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Ice arena to remain in city's general fund

By Kevin Elliott

A potential plan to create a city enterprise fund to manage and operate the Birmingham Ice Arena was put on hold Monday, March 22, as the Birmingham City Commission voted unanimously to keep finances for the arena within the city’s general fund.

Capital improvement needs at the ice arena, including more than $3 million in upgrades from a recently approved parks and recreation bond, has resulted in increased interest by the city commission and the public in operations of the ice arena, and how much is being subsidized by property taxes. Currently, the arena’s operations are recorded in the city’s general fund, along with other governmental services. As a result, the operations of the ice arena aren’t readily determinable.

On March 8, the city commission held a workshop to discuss whether ice arena operations should remain in the general fund or move to a separate enterprise fund.

Birmingham City Manager Tom Markus said both he and the city’s financial staff recommended against creating an enterprise fund, as he said the desired accounting can be done without transferring funds out of the general fund.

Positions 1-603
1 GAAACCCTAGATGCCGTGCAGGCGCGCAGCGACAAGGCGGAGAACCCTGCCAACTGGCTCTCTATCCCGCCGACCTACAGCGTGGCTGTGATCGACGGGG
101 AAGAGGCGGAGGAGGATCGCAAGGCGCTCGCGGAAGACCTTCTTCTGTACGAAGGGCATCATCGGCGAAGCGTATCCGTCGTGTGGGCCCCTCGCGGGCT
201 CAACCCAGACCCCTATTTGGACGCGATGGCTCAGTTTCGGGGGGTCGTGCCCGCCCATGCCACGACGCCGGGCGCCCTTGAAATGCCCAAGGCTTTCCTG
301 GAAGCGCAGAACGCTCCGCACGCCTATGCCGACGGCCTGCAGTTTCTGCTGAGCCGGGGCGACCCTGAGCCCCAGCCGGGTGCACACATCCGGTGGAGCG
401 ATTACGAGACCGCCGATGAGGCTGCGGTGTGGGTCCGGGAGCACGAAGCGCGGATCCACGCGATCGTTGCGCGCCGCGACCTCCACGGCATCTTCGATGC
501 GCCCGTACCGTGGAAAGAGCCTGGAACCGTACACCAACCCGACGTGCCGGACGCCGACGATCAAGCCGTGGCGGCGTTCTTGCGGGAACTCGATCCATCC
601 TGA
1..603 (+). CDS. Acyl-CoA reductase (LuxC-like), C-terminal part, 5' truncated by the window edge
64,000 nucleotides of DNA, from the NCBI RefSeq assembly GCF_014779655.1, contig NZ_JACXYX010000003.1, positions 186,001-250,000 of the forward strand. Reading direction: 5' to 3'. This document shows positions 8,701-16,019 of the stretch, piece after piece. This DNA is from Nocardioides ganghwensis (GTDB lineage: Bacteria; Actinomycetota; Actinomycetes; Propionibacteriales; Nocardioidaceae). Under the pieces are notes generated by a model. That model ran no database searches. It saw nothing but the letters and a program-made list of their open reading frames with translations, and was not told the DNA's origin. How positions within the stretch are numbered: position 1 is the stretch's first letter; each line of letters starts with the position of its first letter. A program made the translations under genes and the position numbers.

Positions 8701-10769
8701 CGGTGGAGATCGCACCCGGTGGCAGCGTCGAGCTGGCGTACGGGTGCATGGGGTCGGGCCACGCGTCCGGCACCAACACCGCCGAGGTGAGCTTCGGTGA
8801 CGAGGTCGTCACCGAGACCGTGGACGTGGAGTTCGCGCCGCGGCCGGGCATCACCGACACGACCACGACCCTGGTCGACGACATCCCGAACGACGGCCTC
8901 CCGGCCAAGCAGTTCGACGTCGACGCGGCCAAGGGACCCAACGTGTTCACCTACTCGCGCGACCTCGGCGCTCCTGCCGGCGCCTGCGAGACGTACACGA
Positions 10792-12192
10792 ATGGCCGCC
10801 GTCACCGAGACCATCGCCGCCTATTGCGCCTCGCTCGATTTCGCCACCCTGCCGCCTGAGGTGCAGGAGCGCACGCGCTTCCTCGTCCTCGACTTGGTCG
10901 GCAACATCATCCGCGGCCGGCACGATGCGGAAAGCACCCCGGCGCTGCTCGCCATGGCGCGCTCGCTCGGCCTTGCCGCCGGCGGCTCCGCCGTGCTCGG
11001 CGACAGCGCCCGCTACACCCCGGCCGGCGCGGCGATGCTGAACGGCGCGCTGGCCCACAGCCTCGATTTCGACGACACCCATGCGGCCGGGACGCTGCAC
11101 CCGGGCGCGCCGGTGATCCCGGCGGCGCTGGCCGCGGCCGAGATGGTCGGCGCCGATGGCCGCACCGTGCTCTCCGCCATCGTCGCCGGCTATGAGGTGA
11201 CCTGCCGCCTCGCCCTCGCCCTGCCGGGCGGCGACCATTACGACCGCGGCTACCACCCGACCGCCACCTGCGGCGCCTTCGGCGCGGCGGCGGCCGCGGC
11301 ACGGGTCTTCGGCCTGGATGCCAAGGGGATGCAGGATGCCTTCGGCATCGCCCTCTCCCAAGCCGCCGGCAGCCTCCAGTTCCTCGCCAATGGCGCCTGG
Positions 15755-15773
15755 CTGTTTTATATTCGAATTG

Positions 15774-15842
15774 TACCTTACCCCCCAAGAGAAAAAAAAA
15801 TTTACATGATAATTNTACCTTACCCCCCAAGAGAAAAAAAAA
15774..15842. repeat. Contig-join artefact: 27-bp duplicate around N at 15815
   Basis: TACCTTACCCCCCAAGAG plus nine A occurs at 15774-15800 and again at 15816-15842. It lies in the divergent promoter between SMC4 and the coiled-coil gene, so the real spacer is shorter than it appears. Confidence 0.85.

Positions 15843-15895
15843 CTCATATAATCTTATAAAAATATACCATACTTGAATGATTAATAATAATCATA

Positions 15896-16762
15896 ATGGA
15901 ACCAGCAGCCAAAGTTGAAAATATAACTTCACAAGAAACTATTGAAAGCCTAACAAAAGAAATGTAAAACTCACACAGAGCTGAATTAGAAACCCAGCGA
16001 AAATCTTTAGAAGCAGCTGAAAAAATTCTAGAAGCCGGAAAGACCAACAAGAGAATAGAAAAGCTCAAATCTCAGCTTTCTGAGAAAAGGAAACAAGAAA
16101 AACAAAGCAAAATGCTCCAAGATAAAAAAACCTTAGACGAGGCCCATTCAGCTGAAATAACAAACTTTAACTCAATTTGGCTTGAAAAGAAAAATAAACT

“In order to move the ice arena operations to an enterprise fund, several things would need to be done,” Markus said. “First, assets and liabilities would need to be identified and recorded. As demonstrated in the workshop, this would likely result in a deficit unrestricted net position. State law does not allow a city to have a negative unrestricted net position, therefore an operating transfer from the general fund would be needed to correct this. Unless revenues are generated sufficient to offset the costs, the transfer of funds from the general fund to the enterprise would need to be done on an annual basis.”

Additionally, Markus said additional allocations would be needed from the general fund, as it is doubtful the arena would be profitable. Rather, he said, most public ice arenas aim to break even, rather than turn a profit.

“In total, establishing an enterprise fund for the ice arena will likely result in more property tax funding to support it than if it were left in the general fund,” Markus said. “In addition, creating and maintaining an enterprise fund would be significantly more administrative time to setup and maintain, however, it would provide the most accurate and detailed information on the operations.”

Commissioners unanimously agreed to forego the creation of an enterprise fund and instead chose to have an annual finance report on operations to the city commission provided by October 31 for the preceding fiscal year.


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